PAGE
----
Bankruptcy Myths

Explained By Kansas City Bankruptcy Attorneys

Bankruptcy has a bad reputation in the United States. Far too many people believe bankruptcy means you are irresponsible. Some believe that you will lose all your belongings if you file for bankruptcy. However, these common misconceptions are bankruptcy myths that have little basis in reality.

Bankruptcy is an effective way to wipe away debts while protecting important assets. This process can also help protect you from creditors and their harassing phone calls. Our Kansas City bankruptcy attorneys want to bust the following common bankruptcy myths.

Bankruptcy Means Losing All Belongings

Bankruptcy does not mean losing all of your belongings. When you file for Chapter 13 bankruptcy, you pay back certain debts through a three to five-year repayment plan. You may keep your property during the Chapter 13 bankruptcy. Additionally, you may receive a discharge on remaining unsecured non-priority debts at the conclusion of a Chapter 13 case. However, only filers with a regular source of income can file for Chapter 13 bankruptcy.

Another option is Chapter 7 bankruptcy. Depending on the circumstances, you may be able to exempt certain properties or assets from your bankruptcy case. For instance, under the Missouri Homestead Exemption, homeowners can protect a certain amount of equity in their homes. Missouri also has bankruptcy exemptions for other types of personal property such as:

  • Vehicles,
  • Household goods,
  • Jewelry,
  • Retirement accounts, and
  • Guns.

Need exemptions to protect the value of your property? Kansas has specific exemption laws. These laws protect the value of your

  • House,
  • Personal belongings,
  • Vehicles,
  • Retirement accounts, and
  • Other valuable assets.

Bankruptcy Cannot Stops Lawsuits, Repossession, Judgments, or Garnishments Once they have Started

This is an incorrect assumption. When a person files for bankruptcy, a legal protection call the automatic stay immediately goes in to effect. This stops all sorts of current legal proceedings such as:

  • Lawsuits,
  • Foreclosure,
  • Repossession,
  • Judgments,
  • Garnishments, and
  • Most all other types of collection activity against you.

Even if these collections activities have already started, and automatic stay halts them.

Bankruptcy Means Permanently Destroyed Credit Scores

False. Your credit scores can recover even after filing Chapter 7 or Chapter 13 bankruptcy. Initially, bankruptcy will impact your credit score. However, it is possible to begin improving your scores immediately after your case concludes.

After your Chapter 7/ Chapter 13 bankruptcy is complete, several actions assist in rebuilding credit. Regular income going forward shows potential lenders you can afford to pay back debts. Also, paying your regular expenses and any existing debts help establish a payment history going forward.

Do not wait to file for bankruptcy! When facing insurmountable debts and creditor collection actions, waiting can destroy your long-term credit health. Credit bureaus may add more harmful information to your reports. You could also lose your property to creditors.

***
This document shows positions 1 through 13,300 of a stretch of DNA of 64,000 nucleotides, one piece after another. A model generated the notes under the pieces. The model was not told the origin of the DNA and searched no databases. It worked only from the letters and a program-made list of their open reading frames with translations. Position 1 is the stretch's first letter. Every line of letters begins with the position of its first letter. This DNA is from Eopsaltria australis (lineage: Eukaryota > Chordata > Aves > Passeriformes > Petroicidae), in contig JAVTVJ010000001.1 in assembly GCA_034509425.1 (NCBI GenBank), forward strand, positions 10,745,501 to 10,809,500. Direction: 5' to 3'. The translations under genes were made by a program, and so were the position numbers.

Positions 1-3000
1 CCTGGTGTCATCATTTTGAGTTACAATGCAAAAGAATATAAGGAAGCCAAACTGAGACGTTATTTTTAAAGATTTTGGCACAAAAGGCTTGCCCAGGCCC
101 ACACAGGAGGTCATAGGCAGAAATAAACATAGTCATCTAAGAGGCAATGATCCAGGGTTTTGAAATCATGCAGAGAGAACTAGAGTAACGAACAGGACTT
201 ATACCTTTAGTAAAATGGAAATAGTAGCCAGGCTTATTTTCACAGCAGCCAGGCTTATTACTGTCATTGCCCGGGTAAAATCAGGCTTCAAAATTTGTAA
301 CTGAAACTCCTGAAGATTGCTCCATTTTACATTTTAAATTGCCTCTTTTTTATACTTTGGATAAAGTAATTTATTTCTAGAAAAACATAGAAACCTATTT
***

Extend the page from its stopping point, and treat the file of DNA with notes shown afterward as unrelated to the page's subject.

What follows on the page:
Married Couples Have to File Bankruptcy Together

It may be possible to file for bankruptcy without involving your spouse. However, some spouses may share liability for debts, which could make it beneficial for both spouses to file. This is because if one spouse were to file bankruptcy but the other did not, creditors could still go after the spouse who did not file a case.

Have questions about filing a bankruptcy case with your spouse? We encourage you to contact our bankruptcy lawyers for a consultation.

You Cannot File for Bankruptcy Multiple Times

Hopefully, a single bankruptcy is enough to rebuild your finances. However, you may file for bankruptcy more than one time under the right circumstances. Contact our Kansas City bankruptcy lawyers to learn more about eligibility.

Bankruptcy Discharges All Types of Debt

Certain debts are difficult to discharge, and some are not possible at all. Student loans are the most well-known example of a debt that is difficult to discharge. With student loans, you must demonstrate undue hardship to receive a discharge. The rules for demonstrating undue hardship vary depending on where you file and your specific financial situation.

Bankruptcy also cannot discharge unpaid child support or alimony (spousal support). You also cannot discharge certain tax debts in bankruptcy.

Bankruptcy Filers Are Financially Irresponsible People

Injury, illness, job loss or divorce can strike without warning. Life may sometimes kick us when we are down. Often we face these difficulties through no fault of our own. Bankruptcy provides a lifeline for people struggling with the hardships of life. Filing for bankruptcy does not mean a person is irresponsible.

Do Not Listen to Bankruptcy Myths! Ask Our Missouri Bankruptcy Attorneys Your Bankruptcy Questions

Bankruptcy myths are insidious. They will warp the way you see bankruptcy and convince you not to use tools that were purpose built specifically for your financial situation. Do not let myths scare you. Ask our experienced Kansas City bankruptcy attorney Ryan Kiliany the questions you need answers to. Troppito Miller Griffin, LLC can answer your questions about Missouri bankruptcy exemptions, filing options and much more. Call (816) 221-6006 or use the contact form on our site.

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